This vendor-written piece has been edited by Executive Networks Media to eliminate product promotion, but readers should note it will likely favour the submitter's approach.
As a seemingly innocuous device sitting on the corner shelf, the office printer often does not feature on an IT manager's list of security concerns. Most IT decision makers fret over risks to PCs and institute safeguards from firewalls to intrusion detection systems to protect against hackers. But amidst all the checks and balances that are instituted, the humble office printer is more often than not overlooked.
Given how the printer has evolved in recent decades to become a networked, multi-functional, "all-in-one" device, it is a grave mistake to overlook the security risks that can be created by not securing this essential component of modern IT infrastructure. Most multi-functional printers today come with PC-style hard drives that store digital copies of every document that has been scanned, copied, emailed to and printed on them. From confidential employee records, to credit card numbers and patient's health records, the modern printer retains a copy of every document that passes through it.
Further, given their wireless (and wired) capabilities, at-risk printers are not only an easy entry point for malware and viruses, but their embedded operating systems and full IP stacks also mean that hackers can gain access to the printer's hard drive and control stored data from a remote location.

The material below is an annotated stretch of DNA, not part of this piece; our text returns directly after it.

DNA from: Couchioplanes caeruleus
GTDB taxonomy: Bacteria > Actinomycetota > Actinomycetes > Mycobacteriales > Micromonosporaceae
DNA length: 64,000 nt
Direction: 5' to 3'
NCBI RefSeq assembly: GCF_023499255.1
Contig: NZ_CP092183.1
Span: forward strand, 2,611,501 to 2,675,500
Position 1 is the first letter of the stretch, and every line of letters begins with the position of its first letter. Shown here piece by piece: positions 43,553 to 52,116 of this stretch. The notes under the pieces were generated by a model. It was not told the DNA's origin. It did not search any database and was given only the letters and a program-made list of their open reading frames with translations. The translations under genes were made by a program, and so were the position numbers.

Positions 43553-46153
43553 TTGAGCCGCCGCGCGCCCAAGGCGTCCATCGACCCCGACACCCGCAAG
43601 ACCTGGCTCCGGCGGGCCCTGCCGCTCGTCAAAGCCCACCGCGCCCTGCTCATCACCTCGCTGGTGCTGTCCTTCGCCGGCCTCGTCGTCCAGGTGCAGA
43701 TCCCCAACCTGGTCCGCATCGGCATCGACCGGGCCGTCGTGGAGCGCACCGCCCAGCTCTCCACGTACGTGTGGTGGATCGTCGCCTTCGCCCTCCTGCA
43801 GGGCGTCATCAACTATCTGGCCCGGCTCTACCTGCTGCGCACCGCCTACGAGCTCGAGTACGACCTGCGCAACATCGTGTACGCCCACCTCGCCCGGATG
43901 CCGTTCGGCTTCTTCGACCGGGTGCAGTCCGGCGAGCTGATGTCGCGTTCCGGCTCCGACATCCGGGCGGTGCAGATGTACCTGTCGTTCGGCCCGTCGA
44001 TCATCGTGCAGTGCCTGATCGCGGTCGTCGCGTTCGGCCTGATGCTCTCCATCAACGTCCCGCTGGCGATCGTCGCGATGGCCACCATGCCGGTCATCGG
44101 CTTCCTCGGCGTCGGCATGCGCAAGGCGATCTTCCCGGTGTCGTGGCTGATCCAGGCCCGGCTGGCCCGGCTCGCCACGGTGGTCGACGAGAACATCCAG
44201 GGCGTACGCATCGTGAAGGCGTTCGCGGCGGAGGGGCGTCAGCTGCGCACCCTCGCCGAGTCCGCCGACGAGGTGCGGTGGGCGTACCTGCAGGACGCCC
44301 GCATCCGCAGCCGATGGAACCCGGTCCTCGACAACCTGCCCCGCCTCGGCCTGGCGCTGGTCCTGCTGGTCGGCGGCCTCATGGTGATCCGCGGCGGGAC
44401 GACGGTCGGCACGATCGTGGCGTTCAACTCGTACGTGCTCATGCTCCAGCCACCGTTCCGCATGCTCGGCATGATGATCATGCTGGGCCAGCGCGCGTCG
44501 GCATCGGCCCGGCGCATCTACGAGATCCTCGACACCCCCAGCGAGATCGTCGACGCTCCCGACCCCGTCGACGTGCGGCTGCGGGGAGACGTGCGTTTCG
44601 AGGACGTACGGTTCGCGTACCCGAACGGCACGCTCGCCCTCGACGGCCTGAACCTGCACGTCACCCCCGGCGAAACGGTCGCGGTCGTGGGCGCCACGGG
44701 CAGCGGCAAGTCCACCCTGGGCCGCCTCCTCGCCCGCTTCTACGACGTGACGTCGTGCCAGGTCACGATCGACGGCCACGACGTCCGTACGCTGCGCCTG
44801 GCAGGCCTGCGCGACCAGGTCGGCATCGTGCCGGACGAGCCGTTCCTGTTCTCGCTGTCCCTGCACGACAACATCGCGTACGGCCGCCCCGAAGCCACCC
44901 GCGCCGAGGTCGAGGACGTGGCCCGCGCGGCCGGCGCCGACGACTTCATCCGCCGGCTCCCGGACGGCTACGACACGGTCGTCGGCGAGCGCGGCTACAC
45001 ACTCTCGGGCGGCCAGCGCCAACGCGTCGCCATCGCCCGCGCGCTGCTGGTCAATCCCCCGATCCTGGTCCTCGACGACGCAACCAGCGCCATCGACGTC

The Threat Landscape
Peter Kim, an industry-leading penetration tester, hacker and author of The Hacker Playbook 2: Practical Guide to Penetration Testing, mentions how easy it is to execute cyber fraud by noting that he has compromised a number of companies using just printers to gain an initial foothold.
According to Ponemon, 60 percent of companies surveyed had a data breach involving printers. In another study by IDC, more than 1 in 4 respondents indicated a significant IT security breach that required remediation; and more than 25 percent of these incidents involved print.
A real example that highlights how easy it is to execute cyber fraud can be seen in a recent case where 29,000 printers across university campuses in the US were hacked remotely, resulting in pages of offensive flyers mysteriously showing up in the output trays. This attack happened again in August this year, but this time 50,000 printers were targeted. Similarly, in November 2015, a laser printer was found to be sending out SSL traffic in a security event on the network.
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